Rise

Easter Sunday dawned with church bells ringing and torrential rain, but nothing was going to dampen our spirits as we set off to town in search of a coffee. Bar Tullia has delicious coffee and pastries and a friendly clientele. The lovely Antonio and Paola were quick to introduce themselves and curious as to why we had chosen Spello for our extended stay. Everyone is so friendly and welcoming; a true community.

Back at the apartment we prepared the typical Umbrian Easter Sunday breakfast.

Traditional Umbrian Easter Sunday Breakfast

Traditional Umbrian Easter Sunday Breakfast

Traditionally, this is eaten at 9 o’clock in the morning, but to be honest we just couldn’t face wine at that hour, so we modified our plan and held out to midday.  The wine is an exquisite Vernaccia, made from half-dried grapes aged in small wooden barrels. Not quite a port; closer to a Madeira perhaps, slightly sweet but rounded and delicious. The wine was accompanied by Torte Pasquinale, savoury bread with pecorino cheese and salume, dried sausage with wild boar and mule. It was delicious.

The big event of the day was “running Jesus through the streets”, when a large statue of Jesus is carried at speed by several strong men, from the church of Santa Maria Maggiore to the Oratorio of Saint John the Baptist. The heavy rain of the morning had by now matured into a raging storm, and it raged on with lightening, thunder and sheet rain threatening to drown out the traditional celebration of the risen Christ. Mio marito declared that he was not, under any circumstances, risking drowning, being struck by lightening or by a heavy statue, but he relented when he saw me swathed in waterproofs and ready to go! So off we went.

Spello - Easter Sunday. The brass band leads the procession.

Spello – Easter Sunday. The brass band leads the procession.

I saw the procession approaching from afar. “There’s Jesus!” I squealed, a little too loudly and a little too enthusiastically, as if I had just spotted Elvis. A lone trumpeter ran towards the procession, clearly late on parade. On they came, until we could clearly see the pain on the faces of the men carrying Jesus.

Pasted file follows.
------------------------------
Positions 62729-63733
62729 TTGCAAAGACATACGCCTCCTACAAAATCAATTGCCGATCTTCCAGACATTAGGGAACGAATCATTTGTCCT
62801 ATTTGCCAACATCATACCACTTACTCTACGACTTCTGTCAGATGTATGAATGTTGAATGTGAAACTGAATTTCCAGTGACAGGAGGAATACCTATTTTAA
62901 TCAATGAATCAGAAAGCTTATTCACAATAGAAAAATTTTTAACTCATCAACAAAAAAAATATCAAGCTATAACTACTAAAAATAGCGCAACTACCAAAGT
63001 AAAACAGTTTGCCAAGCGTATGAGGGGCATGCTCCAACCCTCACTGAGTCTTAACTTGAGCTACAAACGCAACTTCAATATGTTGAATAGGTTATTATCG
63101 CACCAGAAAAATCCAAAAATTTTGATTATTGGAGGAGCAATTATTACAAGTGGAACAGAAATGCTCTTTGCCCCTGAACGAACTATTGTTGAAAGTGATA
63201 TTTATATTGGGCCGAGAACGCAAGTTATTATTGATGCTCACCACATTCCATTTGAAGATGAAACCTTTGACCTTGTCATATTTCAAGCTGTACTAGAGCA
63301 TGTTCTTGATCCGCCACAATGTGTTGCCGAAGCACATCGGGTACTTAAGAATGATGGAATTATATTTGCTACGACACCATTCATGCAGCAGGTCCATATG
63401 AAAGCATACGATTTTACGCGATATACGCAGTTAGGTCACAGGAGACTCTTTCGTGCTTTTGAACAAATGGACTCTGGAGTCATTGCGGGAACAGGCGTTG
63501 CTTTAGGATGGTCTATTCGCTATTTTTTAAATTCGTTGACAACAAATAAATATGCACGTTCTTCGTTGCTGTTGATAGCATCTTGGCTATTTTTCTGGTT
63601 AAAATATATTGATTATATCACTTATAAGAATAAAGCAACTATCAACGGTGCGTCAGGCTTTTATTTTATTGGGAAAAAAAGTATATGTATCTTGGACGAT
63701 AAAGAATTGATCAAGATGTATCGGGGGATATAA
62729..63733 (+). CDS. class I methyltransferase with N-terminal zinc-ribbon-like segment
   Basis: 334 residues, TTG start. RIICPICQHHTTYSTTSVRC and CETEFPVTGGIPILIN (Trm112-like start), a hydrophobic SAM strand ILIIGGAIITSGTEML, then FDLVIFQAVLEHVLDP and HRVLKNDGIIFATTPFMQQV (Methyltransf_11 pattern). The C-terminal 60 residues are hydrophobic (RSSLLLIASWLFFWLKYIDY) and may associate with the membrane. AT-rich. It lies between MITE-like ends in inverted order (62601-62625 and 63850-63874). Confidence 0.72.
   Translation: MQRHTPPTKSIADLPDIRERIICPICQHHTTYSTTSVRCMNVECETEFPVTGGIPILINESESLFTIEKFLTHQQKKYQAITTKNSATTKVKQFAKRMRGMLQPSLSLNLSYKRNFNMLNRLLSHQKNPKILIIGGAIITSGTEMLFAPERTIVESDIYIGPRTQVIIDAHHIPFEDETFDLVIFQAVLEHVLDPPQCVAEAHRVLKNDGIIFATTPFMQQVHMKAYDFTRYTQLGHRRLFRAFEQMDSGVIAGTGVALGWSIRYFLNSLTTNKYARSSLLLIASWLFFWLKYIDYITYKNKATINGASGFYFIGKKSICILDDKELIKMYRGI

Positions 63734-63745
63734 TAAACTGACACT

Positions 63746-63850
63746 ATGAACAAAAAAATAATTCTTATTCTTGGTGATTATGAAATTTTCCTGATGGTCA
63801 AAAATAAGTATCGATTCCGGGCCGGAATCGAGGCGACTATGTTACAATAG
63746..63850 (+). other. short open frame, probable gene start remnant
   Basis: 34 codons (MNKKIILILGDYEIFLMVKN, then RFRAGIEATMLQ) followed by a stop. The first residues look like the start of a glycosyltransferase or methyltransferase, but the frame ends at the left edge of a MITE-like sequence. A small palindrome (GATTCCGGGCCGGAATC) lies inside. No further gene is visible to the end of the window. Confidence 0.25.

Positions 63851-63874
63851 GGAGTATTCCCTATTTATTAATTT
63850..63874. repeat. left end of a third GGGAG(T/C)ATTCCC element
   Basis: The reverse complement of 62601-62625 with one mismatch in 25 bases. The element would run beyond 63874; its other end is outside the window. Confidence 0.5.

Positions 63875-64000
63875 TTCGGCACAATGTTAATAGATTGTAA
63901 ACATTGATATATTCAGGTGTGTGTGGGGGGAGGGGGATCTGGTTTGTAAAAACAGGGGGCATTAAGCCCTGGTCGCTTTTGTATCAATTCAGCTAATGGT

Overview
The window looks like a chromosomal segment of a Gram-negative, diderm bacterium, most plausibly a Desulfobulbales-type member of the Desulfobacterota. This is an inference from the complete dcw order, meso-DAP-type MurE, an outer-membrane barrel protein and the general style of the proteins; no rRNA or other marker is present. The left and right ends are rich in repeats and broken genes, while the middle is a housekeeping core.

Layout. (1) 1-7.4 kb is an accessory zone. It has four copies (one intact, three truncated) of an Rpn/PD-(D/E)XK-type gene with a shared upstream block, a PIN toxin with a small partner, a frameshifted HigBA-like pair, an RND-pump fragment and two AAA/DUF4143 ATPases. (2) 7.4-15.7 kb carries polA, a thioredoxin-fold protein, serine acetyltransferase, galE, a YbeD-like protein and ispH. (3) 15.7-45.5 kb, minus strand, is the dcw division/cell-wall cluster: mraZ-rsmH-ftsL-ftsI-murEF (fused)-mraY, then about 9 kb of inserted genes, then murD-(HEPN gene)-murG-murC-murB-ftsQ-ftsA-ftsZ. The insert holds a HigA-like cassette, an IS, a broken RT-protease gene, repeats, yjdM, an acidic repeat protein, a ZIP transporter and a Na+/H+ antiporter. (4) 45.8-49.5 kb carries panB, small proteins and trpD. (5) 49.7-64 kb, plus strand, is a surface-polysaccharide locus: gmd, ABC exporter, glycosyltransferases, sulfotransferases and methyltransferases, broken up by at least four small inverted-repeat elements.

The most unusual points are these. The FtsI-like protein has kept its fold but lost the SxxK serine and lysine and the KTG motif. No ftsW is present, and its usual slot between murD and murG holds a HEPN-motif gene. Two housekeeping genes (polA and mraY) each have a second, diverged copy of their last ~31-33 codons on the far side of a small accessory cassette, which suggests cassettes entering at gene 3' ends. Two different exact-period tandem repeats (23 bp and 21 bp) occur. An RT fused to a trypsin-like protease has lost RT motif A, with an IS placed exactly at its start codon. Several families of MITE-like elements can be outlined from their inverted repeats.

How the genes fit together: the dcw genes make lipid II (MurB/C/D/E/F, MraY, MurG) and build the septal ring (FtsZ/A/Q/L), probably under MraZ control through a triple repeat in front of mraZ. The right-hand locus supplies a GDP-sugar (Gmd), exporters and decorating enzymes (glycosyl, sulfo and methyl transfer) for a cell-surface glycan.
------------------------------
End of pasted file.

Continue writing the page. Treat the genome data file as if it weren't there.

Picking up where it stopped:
Nearly there...

Nearly there…

Jesus returns in triumph to the Oratorio.

Jesus returns in triumph to the Oratorio.

Finally, Jesus was returned to his home in the Oratorio and after a few prayers and votes of thanks, the crowd dispersed. Inevitably the number of people attending was reduced due to the foul weather, but bravo to those brave souls who stayed the course.

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7 thoughts on “Rise

  1. Christine

    That looks like my kind of breakfast! However, I think a leisurely walk with Jesus might be more fitting than “running” taking the steep cobbled street into account! Wonderful – keep them coming! x

    Reply
  2. Kay

    Wow – Mary enthusiastic at the thought of seeing Jesus – it’s an Easter miracle! Mum would be proud xxx.

    Reply
  3. Kirstin

    One of the joys about going to the small places in both Spain and Italy is the wonderful local wine which is often far better than the stuff we can buy back in the shops here yet is a fraction of the price.

    Reply
    1. maryshoobridge Post author

      You are so right! House wine in the UK is normally dreadful, but in the smallest rural cafe here it is really good. And really easy to sup…..

      Sent from my iPad

      Reply
    1. maryshoobridge Post author

      Thanks Otto. I love the enthusiasm for festivals and celebrations of all kinds in Italy. It is so regional too – something we are not too good at in England. Can’t wait to return.

      Reply

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